We wish to present counts of the number of publications that researchers have published in the reporting period. The reporting period can be set by choosing the appropriate date range from the navigation (this constrains the publication_date field to contain values from that range). This means that we cannot index this data in advance, as it is dependent on the exact date range that the user selects, which could be absolutely anything. Instead we pipe the date range selected and a result field which contains the dates on which the user published to a function which can compare those publication dates with the constraint range and return a count of those publications which fall within it. In order to achieve this effect the documents in our index contain a list of the dates upon which the author published.

“dynamic_fields” :{
    “period_publications_count” : {
        “date_range_count” : {
            “bounding_field” : “publication_date”,
            “results_field” : “publication_date”

This shows a configuration of a “dynamic field” which presents the count of values in the index field publication_date which fall within the constraining facet publication_date.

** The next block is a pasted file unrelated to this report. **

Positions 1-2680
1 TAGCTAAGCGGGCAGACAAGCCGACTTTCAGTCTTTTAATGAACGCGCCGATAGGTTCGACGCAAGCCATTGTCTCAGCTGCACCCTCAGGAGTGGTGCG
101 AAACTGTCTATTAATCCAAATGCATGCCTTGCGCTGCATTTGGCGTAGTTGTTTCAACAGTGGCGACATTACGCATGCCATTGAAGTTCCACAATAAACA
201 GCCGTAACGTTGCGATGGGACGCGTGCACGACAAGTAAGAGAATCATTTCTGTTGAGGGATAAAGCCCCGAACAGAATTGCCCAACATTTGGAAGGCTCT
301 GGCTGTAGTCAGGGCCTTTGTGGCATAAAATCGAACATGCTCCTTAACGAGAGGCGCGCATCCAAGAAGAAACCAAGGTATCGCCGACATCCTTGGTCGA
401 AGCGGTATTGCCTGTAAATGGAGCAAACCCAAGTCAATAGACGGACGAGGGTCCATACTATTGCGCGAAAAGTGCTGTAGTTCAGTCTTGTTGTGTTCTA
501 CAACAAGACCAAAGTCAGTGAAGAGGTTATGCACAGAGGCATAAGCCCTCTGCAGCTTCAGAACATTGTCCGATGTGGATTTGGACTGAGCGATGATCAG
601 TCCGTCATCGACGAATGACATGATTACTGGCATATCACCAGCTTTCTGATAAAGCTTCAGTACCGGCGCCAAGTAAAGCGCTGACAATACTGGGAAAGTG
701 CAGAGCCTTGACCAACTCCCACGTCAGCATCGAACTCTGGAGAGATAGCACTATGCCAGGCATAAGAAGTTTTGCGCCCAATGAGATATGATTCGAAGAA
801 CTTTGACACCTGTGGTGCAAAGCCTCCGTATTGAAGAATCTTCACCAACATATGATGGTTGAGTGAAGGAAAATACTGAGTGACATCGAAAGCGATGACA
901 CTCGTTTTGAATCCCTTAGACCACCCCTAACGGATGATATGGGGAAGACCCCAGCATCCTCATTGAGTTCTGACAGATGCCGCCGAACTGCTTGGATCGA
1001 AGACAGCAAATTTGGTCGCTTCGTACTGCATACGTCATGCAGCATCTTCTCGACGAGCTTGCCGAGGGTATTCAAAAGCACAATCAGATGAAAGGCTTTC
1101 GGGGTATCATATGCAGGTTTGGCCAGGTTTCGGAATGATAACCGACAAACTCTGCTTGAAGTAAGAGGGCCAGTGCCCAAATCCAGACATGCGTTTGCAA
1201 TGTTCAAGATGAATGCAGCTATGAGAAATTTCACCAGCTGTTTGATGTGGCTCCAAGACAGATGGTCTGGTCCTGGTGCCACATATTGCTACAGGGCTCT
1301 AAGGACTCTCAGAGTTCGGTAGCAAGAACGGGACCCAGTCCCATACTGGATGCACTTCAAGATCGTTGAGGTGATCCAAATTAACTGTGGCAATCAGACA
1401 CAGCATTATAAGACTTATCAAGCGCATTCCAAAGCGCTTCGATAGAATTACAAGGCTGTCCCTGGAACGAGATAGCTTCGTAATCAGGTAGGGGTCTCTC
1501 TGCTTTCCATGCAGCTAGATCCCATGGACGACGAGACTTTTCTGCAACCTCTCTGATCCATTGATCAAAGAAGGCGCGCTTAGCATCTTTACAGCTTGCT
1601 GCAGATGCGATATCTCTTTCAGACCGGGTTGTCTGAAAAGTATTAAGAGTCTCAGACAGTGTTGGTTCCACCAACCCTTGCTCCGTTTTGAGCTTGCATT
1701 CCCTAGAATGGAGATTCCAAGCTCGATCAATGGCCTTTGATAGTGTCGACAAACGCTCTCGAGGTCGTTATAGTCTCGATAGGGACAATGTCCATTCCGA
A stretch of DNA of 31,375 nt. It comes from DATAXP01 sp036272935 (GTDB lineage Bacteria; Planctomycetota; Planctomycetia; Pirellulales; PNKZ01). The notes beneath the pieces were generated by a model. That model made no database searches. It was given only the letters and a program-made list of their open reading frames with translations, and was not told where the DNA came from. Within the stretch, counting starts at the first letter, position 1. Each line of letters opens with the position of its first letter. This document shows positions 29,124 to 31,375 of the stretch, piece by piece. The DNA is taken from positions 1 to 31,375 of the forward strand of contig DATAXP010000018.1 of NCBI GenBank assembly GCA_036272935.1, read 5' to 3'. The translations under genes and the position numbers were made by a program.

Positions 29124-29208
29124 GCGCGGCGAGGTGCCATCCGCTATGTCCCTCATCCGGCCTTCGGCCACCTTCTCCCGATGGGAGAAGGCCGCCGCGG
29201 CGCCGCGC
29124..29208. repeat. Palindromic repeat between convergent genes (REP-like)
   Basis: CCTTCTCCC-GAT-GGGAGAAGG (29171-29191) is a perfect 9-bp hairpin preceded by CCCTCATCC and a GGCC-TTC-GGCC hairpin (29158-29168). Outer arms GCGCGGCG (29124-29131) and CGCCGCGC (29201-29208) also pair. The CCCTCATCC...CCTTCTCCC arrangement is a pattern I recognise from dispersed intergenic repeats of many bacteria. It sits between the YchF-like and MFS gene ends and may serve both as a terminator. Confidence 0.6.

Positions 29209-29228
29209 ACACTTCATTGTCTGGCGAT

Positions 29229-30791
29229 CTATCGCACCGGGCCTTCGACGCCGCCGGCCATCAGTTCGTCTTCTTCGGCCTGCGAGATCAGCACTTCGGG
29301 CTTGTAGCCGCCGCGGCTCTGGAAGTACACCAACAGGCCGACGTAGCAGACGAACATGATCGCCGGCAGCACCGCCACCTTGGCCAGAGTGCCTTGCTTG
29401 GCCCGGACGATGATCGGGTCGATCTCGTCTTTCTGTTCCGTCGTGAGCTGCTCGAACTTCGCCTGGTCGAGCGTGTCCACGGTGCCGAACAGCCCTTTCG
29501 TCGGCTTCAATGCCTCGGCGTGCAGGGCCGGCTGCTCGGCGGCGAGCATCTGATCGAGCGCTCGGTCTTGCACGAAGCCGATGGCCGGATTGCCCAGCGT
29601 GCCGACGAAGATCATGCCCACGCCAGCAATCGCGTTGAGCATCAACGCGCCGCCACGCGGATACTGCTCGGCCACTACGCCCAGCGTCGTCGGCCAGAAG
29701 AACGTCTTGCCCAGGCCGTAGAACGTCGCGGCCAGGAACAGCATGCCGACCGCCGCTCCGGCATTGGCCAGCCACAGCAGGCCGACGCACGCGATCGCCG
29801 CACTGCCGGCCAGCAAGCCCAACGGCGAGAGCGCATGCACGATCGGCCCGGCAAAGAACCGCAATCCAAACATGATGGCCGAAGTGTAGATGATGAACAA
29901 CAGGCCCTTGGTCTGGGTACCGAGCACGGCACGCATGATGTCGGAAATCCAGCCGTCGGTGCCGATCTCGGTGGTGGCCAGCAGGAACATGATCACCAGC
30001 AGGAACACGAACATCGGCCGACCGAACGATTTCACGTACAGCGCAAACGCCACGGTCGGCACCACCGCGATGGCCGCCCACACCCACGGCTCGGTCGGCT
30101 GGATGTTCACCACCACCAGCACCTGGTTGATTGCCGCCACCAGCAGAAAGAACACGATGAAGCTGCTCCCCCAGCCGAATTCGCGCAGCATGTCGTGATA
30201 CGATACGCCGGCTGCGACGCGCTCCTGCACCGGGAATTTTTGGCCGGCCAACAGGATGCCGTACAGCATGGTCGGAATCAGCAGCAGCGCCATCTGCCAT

This screenshot shows a single record which has been constrained to all publications from a single year (see the green box which displays the constraint). The final 6 result columns contain values which are dynamically generated by comparing the publication dates of the different publication types with that constraint. So, here, S W Burnham is seen to have published 2 items in 1880: 1 Book and 1 Conference Paper.

External Take Up

SolrEyes has proved sufficiently simple to operate and configure while providing useful functionality that it has also had some take-up outside of the project.

The functionality was designed deliberately to be flexible to other use cases (although the reporting use cases were the ones focussed upon by the project team), and as such it has also found use as a front-end for a bibliographic data index.

The Open Bibliography project (which provided the MedLine data that the BRUCE project built the CERIF test data from), the OKF and Cottage Labs are also involved in the development of the BibJSON standard and related BibServer software which powers the under-development BibSoup service. This service is using SolrEyes to operate the search and faceted browse features, and so the software is already getting feedback and enhancements from external developers.

We hope that SolrEyes fulfills a niche for a simple but powerful interface to Apache Solr. Its advantages over Blacklight and VuFind are in the simplicity of the environment and a generic approach to presenting the contents of a search index (both Blacklight and VuFind are more geared towards providing catalogue interfaces).

Using SolrEyes

The SolrEyes software can be downloaded here.

To use SolrEyes successfully, it requires the most recent development version of Solrpy (we found a bug in 0.9.4 and submitted a patch which was accepted, but which has not yet been packaged in a formal release). You can install the latest version with (all on one line):